Health News Roundup: Biden says biggest vaccine donation 'supercharges' battle against coronavirus; China invites Taiwanese to come to get vaccinated against COVID-19 and more


Reuters | Updated: 11-06-2021 10:49 IST | Created: 11-06-2021 10:31 IST
Health News Roundup: Biden says biggest vaccine donation 'supercharges' battle against coronavirus; China invites Taiwanese to come to get vaccinated against COVID-19 and more
US Presiden Joe Biden (File Photo) Image Credit: ANI

Following is a summary of current health news briefs.

Biden says biggest vaccine donation 'supercharges' battle against coronavirus

U.S. President Joe Biden said on Thursday that a donation of 500 million doses of the Pfizer COVID-19 vaccine to the world's poorest countries would supercharge the battle with the virus and comes with "no strings attached." Biden, speaking alongside Pfizer Chief Executive Albert Bourla in the English seaside resort of Carbis Bay ahead of a G7 summit, thanked other leaders for recognizing their responsibility to vaccinate the world.

Third member of U.S. FDA advisory panel resigns over Alzheimer's drug approval

A third member of a panel of outside advisers to the U.S. Food and Drug Administration has resigned in protest over the agency's decision to approve Biogen Inc's Alzheimer's disease treatment despite the committee's recommendation against doing so. Aaron Kesselheim, a Professor of Medicine at Harvard Medical School who had served on the FDA's advisory committee for nervous system drugs since 2015, told Reuters on Thursday he was stepping down from the panel.

China invites Taiwanese to come to get vaccinated against COVID-19

China's government said on Friday that it welcomed Taiwanese to come and get vaccinated against COVID-19 and called on Taiwan to remove obstacles and allow its people to receive the "highly effective" Chinese shots. China claims democratically ruled Taiwan as its own territory and has repeatedly offered to send vaccines to the island, which is battling a spike in domestic infections but has expressed concern about the safety of Chinese shots and has not cleared them for use.

Exclusive: Eli Lilly memo says firm did not make false statements to FDA

A week before Eli Lilly disclosed to regulators that the U.S. Justice Department was investigating its New Jersey factory, the drugmaker told employees that its own inquiry, led by an outside law firm, found no evidence of wrongdoing there, according to a company memo reviewed by Reuters. On April 8, a group of employees filed an anonymous complaint internally alleging that an executive at its Branchburg, New Jersey, factory had altered documents required by the U.S. Food and Drug Administration.

Japan city uses tsunami lessons for COVID-19 vaccinations

Tamio Hayashi, 77, doubted he could ever navigate the internet systems set up to register for COVID-19 vaccines across most of Japan. He hated the idea of using the "troublesome" systems that have broken down and befuddled other older residents, hobbling Japan's inoculation push.

G7 to donate 1 billion COVID-19 vaccine doses to poorer countries

British Prime Minister Boris Johnson expects the Group of Seven to agree to donate 1 billion COVID-19 vaccine doses to poorer countries during its summit starting on Friday, and help innoculate the world by the end of next year. Just hours after U.S. President Joe Biden vowed to supercharge the battle against the coronavirus with a donation of 500 million Pfizer shots, Johnson said Britain would give at least 100 million surplus vaccines to the poorest nations.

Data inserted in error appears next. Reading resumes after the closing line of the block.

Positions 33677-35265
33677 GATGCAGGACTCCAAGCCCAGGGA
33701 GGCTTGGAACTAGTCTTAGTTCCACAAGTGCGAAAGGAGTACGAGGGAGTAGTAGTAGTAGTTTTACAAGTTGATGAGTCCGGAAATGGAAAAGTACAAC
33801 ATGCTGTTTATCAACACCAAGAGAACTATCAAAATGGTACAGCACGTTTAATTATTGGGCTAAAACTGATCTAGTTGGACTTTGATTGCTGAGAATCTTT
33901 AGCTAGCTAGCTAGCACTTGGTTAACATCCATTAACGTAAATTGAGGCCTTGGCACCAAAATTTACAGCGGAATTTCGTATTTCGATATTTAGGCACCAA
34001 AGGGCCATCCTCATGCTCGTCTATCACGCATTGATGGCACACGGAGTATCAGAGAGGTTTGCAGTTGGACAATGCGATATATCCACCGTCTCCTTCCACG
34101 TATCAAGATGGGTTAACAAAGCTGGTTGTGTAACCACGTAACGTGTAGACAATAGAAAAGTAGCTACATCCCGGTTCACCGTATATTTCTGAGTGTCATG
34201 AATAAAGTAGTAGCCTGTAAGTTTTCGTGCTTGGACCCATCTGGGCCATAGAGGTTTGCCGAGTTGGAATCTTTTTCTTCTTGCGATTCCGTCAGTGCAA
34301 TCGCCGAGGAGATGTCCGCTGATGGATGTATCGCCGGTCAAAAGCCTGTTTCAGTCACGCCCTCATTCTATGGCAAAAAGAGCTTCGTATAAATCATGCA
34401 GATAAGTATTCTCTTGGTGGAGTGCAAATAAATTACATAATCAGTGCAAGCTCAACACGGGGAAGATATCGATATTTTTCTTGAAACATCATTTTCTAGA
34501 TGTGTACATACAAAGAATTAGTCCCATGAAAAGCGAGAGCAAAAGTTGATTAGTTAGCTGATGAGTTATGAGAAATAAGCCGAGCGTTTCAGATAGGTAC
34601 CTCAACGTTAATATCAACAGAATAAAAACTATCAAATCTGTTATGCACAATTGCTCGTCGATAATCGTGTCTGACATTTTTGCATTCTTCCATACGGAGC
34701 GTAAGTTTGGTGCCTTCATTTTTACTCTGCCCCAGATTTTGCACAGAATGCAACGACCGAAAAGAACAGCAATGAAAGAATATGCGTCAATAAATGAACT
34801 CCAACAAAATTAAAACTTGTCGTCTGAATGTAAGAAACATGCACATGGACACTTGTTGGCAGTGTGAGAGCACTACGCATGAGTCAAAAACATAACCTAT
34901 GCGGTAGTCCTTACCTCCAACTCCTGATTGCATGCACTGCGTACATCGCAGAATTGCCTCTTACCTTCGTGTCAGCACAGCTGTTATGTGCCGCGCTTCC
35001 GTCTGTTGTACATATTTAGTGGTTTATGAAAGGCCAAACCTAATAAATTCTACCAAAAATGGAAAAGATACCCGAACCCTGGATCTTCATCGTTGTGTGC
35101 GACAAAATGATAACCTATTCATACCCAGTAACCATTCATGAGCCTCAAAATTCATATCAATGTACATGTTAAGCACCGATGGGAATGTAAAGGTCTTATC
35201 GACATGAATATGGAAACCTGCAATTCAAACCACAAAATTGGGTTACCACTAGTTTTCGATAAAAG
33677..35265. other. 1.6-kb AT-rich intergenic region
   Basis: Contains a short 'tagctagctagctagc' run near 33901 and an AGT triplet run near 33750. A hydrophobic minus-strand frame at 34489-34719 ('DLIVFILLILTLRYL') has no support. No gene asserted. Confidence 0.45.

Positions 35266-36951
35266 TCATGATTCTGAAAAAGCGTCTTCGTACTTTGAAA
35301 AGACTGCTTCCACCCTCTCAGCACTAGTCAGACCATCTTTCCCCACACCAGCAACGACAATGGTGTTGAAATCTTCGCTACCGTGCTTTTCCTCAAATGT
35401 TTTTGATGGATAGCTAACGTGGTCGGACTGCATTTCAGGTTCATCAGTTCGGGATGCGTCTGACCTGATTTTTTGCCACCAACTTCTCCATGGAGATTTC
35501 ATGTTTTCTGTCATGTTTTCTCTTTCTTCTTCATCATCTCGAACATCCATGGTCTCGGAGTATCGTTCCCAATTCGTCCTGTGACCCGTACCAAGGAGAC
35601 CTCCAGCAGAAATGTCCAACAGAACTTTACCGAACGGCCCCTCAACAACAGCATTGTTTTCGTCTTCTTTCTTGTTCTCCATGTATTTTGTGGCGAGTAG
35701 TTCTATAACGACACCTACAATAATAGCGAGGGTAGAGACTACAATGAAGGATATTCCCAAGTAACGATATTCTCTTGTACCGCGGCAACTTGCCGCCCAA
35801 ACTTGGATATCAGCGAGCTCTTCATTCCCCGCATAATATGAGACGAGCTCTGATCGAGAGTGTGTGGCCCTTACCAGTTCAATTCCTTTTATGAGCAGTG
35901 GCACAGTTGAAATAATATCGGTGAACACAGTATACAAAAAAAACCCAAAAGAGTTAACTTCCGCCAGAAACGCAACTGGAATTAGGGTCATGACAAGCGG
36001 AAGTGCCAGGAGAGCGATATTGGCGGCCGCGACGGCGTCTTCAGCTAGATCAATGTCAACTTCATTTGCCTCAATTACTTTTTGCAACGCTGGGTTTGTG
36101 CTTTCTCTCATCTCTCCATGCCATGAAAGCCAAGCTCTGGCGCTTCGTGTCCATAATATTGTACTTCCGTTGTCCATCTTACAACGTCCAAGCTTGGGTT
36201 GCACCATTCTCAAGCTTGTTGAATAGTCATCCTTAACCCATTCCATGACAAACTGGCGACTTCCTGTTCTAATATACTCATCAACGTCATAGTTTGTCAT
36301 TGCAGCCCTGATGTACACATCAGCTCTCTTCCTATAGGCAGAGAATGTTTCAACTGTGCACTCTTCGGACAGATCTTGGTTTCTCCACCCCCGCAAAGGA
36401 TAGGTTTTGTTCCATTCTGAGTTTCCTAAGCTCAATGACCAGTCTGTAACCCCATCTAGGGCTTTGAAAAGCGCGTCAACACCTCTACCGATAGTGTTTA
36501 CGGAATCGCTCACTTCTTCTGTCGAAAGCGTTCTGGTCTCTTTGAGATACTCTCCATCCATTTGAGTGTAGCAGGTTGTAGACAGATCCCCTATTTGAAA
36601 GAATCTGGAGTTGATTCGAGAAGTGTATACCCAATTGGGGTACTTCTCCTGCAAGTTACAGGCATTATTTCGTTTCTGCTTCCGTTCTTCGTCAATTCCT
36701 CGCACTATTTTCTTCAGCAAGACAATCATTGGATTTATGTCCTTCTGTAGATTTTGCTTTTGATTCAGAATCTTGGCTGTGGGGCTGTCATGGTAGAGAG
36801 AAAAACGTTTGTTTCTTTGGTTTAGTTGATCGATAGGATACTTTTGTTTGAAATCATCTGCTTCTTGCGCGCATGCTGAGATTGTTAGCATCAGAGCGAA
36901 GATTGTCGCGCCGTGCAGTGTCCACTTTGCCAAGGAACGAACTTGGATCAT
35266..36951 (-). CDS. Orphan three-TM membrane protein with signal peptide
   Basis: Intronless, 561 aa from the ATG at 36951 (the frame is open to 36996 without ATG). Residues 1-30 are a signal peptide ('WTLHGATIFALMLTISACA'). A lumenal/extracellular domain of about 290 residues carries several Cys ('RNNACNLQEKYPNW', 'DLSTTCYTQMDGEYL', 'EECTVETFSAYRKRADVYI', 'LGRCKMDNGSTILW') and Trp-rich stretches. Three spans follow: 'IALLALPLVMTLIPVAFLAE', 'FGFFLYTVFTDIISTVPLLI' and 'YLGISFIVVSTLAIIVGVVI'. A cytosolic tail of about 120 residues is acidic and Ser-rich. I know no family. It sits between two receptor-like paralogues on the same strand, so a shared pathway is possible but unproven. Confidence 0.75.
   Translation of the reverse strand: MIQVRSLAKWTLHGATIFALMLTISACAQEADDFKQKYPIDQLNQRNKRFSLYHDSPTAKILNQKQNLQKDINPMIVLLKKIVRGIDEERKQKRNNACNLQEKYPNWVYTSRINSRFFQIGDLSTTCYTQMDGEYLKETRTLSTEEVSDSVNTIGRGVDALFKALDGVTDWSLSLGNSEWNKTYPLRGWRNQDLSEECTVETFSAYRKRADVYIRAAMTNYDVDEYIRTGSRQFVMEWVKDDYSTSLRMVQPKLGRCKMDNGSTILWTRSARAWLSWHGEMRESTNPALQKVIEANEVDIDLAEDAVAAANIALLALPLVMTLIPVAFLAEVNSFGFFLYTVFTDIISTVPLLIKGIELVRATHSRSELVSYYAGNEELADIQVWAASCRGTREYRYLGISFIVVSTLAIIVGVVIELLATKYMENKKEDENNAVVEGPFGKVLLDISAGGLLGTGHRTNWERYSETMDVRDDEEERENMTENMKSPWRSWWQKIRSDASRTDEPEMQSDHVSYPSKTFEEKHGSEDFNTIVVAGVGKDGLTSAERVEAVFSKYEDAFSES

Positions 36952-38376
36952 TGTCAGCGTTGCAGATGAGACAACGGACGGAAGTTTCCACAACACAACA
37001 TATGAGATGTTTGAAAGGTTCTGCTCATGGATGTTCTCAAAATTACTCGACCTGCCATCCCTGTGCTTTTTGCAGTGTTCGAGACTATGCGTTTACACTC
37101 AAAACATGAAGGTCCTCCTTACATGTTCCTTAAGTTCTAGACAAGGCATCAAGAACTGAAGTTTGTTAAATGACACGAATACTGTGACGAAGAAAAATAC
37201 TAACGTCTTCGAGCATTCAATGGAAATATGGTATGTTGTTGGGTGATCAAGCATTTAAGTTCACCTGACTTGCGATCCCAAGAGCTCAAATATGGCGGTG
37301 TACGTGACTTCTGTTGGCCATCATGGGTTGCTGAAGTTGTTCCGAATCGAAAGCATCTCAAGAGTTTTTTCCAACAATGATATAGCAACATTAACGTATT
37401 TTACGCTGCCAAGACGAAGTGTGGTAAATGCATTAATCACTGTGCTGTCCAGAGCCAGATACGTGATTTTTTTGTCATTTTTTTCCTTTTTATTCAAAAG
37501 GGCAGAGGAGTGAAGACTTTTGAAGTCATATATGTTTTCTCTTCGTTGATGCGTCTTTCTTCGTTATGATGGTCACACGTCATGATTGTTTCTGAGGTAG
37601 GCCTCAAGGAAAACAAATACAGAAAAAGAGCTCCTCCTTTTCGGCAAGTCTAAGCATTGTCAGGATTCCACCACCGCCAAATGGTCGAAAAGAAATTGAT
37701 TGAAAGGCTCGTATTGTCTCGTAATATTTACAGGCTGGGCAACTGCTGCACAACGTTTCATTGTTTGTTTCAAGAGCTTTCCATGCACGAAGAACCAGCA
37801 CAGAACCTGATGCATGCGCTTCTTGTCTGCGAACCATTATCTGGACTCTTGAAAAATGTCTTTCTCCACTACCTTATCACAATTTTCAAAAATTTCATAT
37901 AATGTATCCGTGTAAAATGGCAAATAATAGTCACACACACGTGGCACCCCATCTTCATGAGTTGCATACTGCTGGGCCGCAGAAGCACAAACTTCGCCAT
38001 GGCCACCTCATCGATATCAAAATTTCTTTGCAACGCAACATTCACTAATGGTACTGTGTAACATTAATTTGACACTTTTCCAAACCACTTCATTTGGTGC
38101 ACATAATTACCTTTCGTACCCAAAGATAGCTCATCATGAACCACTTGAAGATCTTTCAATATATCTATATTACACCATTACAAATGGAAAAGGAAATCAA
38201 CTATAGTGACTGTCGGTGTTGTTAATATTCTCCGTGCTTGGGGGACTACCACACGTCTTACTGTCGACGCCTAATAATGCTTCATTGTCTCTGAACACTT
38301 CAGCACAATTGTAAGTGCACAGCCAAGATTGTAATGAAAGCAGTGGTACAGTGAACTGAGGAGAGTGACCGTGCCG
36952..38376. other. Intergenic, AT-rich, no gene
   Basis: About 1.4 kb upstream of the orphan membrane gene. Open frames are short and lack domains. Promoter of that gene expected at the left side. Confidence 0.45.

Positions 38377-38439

CDC says U.S. travelers can avoid wearing masks in outdoor transit hubs, ferries

The U.S. Centers for Disease Control and Prevention said on Thursday it will no longer require travelers to wear masks in outdoor transit hubs and in outdoor spaces on ferries, buses and trolleys, due to the lower risk of coronavirus transmission outdoors. The change is the first in the CDC's transit mask policy announced in January and came after a lengthy review by the White House Office of Management and Budget's regulatory arm.

U.S. National Cathedral bells toll 600 times to mark COVID-19 victims

On a rainy Thursday evening in Washington D.C., the bells at the National Cathedral tolled 600 times, once for every 1,000 Americans who have died in the coronavirus pandemic. Fifteen months into the pandemic, the official U.S. death toll is approaching 600,000, even as a national vaccination program has successfully reduced the rate of daily infections and deaths.

Young, Indian, Unvaccinated: the world's largest inoculation drive falters

India began an inoculation drive for its 1.38 billion people in earnest in mid-January. Healthcare, frontline workers and the elderly were the first eligible, followed by people aged over 45 in April and then adults aged 18-45 in May.

'Extraordinary times, extraordinary measures': U.S. approach to vanquish pandemic

The United States will continue to press for a waiver of intellectual property rights for COVID-19 vaccines and treatments even as it and other Group of Seven rich nations sharply expand donations of vaccines to poorer countries. U.S. Trade Representative Katherine Tai said on Thursday the Biden administration was working on multiple fronts to end the pandemic.

(This story has not been edited by Devdiscourse staff and is auto-generated from a syndicated feed.)

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